If you are planning to secure insurance coverage for yourself or your employees through the new health care marketplace, the deadline to do so is fast approaching: March 31 is the final day of open enrollment for coverage in 2014.
HealthCare.gov was established last fall under the Affordable Care Act, which was signed into federal law in 2010 and is being implemented in phases. A portion of the law called the “individual mandate” requires all Americans to have health care coverage by the open enrollment deadline or pay the cost of their health care treatment plus face a penalty of 1 percent of their yearly income or $95 a person, whichever is higher. The amount of the penalty is scheduled to rise in subsequent years. The mandate may be waived because of financial hardship or religious beliefs by completing an exemption application online.
How the Marketplace Works
The marketplace, which comprises federal and state insurance exchanges, gives individuals a place to compare, purchase, or change coverage online. Participating providers may not deny applicants coverage even if an individual has a pre-existing health issue.
The marketplace is generally available only during open-enrollment periods. The period for 2014 ends March 31. The open-enrollment period for 2015 is scheduled to begin on Nov. 15. (Exceptions include qualifying life changes, such as marriage, divorce, or childbirth that allow immediate access to coverage.)
The online marketplace, which launched on Oct. 1, was plagued by computer problems at its onset. The U.S. Department of Health and Human Services reports on its website that (Note: new number according to website) 6 million people have since secured insurance coverage through the marketplace (and its call center). Because of the history of technical problems and the potential for high volume near the deadline, Health and Human Services officials say applicants who begin an application before March 31 and don’t make the deadline because of special circumstances or complicated cases, will have the opportunity to ask for a grace period on the application.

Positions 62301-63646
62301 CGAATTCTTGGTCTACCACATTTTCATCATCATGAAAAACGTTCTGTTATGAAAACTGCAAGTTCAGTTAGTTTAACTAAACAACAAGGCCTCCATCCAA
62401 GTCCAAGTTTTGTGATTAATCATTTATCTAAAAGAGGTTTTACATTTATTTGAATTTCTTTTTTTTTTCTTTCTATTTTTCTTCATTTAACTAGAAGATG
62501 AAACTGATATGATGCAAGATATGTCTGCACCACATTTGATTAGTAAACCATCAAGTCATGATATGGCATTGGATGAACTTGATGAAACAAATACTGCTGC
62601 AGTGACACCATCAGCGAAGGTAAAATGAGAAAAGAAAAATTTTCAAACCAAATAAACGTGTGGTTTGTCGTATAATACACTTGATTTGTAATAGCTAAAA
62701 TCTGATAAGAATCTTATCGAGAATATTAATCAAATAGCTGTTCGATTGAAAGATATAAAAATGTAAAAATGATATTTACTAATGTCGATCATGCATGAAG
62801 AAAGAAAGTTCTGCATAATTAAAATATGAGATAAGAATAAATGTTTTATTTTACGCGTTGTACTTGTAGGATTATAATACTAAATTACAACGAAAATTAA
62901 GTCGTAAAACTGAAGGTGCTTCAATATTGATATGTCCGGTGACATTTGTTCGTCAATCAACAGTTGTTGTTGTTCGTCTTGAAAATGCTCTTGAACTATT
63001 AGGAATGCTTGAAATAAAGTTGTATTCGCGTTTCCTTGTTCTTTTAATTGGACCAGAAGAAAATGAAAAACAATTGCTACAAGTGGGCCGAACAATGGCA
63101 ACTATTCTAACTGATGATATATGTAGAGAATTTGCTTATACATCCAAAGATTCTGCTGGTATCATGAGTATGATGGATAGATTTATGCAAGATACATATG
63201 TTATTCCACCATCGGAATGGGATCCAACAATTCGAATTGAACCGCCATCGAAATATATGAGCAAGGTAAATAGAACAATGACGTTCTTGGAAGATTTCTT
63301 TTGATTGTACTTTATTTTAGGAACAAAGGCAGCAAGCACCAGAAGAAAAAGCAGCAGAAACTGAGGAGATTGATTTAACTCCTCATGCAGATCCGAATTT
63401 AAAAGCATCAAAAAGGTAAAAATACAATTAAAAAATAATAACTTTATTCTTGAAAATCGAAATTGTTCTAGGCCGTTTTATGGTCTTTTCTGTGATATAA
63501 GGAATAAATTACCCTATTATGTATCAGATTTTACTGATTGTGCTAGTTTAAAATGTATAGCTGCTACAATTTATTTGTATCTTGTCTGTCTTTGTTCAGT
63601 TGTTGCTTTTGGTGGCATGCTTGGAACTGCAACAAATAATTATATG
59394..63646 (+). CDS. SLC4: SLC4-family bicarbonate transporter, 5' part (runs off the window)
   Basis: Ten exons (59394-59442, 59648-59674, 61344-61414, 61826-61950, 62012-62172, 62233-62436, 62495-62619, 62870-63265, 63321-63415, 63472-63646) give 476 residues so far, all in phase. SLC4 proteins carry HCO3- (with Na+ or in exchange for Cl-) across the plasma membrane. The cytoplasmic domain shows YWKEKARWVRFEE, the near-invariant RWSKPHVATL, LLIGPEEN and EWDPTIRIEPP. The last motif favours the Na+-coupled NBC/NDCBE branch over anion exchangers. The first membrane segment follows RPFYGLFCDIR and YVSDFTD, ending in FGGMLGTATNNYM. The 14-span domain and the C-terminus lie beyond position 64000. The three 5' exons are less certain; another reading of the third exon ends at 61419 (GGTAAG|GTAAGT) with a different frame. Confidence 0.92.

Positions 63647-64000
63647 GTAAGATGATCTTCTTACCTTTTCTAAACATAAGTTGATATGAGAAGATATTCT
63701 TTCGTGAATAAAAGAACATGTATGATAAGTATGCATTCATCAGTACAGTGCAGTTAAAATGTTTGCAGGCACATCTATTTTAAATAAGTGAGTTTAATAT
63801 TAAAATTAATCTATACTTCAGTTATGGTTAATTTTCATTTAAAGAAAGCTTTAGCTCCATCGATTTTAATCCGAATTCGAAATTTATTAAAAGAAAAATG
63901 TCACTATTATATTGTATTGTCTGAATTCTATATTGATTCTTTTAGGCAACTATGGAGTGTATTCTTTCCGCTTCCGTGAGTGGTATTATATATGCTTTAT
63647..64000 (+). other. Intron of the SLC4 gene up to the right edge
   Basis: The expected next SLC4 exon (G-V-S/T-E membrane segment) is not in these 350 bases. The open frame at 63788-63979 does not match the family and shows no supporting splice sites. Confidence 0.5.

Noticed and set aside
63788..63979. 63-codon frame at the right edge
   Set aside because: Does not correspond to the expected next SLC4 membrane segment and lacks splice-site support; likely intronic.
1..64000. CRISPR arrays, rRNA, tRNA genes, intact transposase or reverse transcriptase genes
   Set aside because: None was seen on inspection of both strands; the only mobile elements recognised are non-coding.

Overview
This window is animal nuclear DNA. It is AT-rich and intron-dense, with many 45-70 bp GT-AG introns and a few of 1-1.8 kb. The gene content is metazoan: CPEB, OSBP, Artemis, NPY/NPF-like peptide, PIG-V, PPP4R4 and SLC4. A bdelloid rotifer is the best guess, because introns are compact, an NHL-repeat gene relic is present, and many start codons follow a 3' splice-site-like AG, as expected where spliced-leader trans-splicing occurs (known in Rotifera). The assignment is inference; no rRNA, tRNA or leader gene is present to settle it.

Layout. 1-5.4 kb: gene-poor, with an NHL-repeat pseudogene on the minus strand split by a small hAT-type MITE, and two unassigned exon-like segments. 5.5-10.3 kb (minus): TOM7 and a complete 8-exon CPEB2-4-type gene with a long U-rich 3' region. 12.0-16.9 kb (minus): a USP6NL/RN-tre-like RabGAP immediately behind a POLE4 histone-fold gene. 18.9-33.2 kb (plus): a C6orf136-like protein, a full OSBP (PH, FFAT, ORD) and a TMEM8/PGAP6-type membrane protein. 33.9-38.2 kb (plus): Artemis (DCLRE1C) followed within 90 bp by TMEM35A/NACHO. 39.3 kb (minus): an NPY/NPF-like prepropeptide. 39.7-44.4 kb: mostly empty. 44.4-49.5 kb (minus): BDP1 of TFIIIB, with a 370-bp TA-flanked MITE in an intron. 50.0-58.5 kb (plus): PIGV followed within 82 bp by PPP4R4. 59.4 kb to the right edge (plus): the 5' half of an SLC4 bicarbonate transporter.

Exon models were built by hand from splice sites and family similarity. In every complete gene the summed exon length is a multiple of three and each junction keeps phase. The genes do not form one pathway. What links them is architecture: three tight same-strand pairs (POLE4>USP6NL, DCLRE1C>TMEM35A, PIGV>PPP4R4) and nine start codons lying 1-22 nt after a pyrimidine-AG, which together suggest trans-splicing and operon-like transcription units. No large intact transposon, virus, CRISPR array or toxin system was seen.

What the Law Does (and Doesn’t) Require
Although the law says you must be covered, it doesn’t say that you must obtain coverage through the online marketplace. Individuals may still shop for health insurance the traditional way, through providers or brokers.
The Affordable Care Act does not require small-business owners with fewer than 50 full-time employees to provide health insurance to their employees. If you choose to do so,
you may use the SHOP Marketplace [PDF], which is designed to assist entrepreneurs in securing coverage for their workforces. Sole proprietors may also shop for policies for themselves and their families on the exchanges.